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East Nashville Skyline

Todd Snider

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Album Review

Regardless of any opinions concerning his music, each successive release from singer/songwriter Todd Snider should be looked upon as a precious gift. His continuous battles against various addictions and depression have had him down for the count on several occasions, prompting speculation that his latest release could be his last. Snider is not oblivious to this situation and freely discusses it in East Nashville Skyline's opening ditty, "Age Like Wine." A short summation of his life and career thus far, he recognizes that it's "too late to die young now," and concedes with a sly wink that "I thought that I'd be dead by now...but I'm not." Indeed he could have been, because in early 2004 Snider had a close call that put him in rehab for the third time. Once again he escaped with a little less stomach lining and a head full of songs that are replete with the wry humor, observations, and confessions that have garnered him a loyal fan base. With production and musical assistance from Will Kimbrough (Will & the Bushmen, Bis-Quits), East Nashville Skyline ambles down the same organic folk path that Snider first groomed on 2000's Happy to Be Here. The sparse instrumentation and lo-fi production are a perfect fit for Snider's twangy country-tinged songs that ruminate on politics, death, the places he has been, and the colorful folks he has met. He recounts his mistaken incarceration in the "Tillamook County Jail," pays tribute to a fun-lovin' drinking buddy in "Play a Train Song," and defends the backwoods musical reputation of "Nashville," where there is "nothing wrong with pickin' out in the sticks." More so than his previous discs, Snider has loaded Skyline with his trademark observational songs in which he offers pointed views that rarely sound self-indulgent or preachy. "The Ballad of the Kingsmen" wonders why the religious right and the government are so quick to blame rock music for the moral decline of our youth, while "Incarcerated" spouts off a bloated list of implausible excuses given by a defendant who happily appears on a television courtroom program. Although Snider gets his point across in an entertaining way, these songs tend to wear out after a few listens and do not have the lasting power of his more melodic songs like the beautiful "Sunshine," in which a suicidal jumper gets a second chance and comes to appreciate what life has to offer. Even though the song is not autobiographical, there is a lot of Todd Snider within the lyrics, and when he ends the album with "Enjoy Yourself," it feels as if he has reached a point in his life where he may be getting things under control. East Nashville Skyline may be a bit too relaxed and not quite as focused as his previous discs, but the sheer enjoyment of making music can be heard throughout and a revitalized Todd Snider has crafted another gift that, one hopes, will not be his last.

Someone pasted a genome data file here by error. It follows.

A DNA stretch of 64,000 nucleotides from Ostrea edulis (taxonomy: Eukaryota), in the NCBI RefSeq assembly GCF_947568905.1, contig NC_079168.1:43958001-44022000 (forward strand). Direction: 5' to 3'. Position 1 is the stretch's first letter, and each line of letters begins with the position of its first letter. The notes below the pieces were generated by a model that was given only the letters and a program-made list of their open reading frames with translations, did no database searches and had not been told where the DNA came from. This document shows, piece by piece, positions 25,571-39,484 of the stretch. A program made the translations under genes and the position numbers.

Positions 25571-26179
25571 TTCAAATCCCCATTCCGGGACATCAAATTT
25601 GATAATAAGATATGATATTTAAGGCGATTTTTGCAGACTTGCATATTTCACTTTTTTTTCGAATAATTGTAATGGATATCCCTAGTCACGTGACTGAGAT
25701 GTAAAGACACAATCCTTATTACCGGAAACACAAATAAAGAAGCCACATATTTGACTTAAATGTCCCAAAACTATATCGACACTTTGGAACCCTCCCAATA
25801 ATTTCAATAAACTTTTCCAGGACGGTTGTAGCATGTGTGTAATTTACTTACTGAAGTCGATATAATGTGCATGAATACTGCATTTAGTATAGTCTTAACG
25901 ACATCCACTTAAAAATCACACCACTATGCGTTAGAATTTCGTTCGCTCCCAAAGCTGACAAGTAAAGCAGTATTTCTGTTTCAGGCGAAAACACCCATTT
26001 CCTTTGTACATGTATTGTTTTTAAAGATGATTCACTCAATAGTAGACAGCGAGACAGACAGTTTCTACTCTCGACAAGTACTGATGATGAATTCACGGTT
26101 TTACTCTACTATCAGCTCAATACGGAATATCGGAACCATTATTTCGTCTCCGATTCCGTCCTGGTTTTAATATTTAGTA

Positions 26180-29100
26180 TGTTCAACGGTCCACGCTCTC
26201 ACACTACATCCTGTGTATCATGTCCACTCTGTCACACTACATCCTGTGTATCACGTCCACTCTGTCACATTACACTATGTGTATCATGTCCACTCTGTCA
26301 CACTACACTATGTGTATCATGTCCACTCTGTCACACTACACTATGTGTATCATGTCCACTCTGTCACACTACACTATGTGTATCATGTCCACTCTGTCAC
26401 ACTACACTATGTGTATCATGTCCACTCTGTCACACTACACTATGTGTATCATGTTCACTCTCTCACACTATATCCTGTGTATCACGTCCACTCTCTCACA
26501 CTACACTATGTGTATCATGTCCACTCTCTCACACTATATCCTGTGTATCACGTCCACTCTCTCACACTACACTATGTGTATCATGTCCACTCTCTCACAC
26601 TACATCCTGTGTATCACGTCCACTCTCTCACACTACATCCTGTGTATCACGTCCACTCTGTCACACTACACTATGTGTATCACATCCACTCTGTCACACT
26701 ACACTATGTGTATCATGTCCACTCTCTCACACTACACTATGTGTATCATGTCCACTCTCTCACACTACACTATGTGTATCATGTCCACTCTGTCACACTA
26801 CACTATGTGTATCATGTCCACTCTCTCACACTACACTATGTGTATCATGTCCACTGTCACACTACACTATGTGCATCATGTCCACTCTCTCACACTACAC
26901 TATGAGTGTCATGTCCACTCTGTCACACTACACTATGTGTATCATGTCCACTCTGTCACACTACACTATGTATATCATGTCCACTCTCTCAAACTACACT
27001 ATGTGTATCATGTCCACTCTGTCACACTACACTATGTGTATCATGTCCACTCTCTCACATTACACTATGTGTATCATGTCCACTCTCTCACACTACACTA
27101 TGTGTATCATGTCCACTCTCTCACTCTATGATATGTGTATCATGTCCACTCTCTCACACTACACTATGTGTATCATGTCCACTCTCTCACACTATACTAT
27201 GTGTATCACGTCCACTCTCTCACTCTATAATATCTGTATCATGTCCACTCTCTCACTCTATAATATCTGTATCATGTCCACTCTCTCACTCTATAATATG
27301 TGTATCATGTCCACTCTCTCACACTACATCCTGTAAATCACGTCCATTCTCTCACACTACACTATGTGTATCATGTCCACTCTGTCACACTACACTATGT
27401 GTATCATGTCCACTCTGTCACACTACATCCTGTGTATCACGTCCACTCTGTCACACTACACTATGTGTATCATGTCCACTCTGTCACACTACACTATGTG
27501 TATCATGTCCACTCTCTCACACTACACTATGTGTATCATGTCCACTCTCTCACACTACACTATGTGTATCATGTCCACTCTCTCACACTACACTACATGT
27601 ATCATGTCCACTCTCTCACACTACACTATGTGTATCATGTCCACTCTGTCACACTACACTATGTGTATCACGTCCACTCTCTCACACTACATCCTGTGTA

Born: 11 October 1966 in Portland, OR

Genre: Rock

Years Active: '80s, '90s, '00s, '10s

Singer/songwriter Todd Snider first garnered attention for his timely alt-rock satire "Talkin' Seattle Grunge Rock Blues," a folk-rock song that struck a chord with younger people fed up with angry alternative rock bands, and at the same time, appealed to aging rockers who grew up with the folk revival of the 1960s. Snider was born in Portland, Oregon, and grew up in Santa Rosa, Austin, Houston, and Atlanta. After moving to Memphis in the mid-'80s and establishing residency at a local club named...
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East Nashville Skyline, Todd Snider
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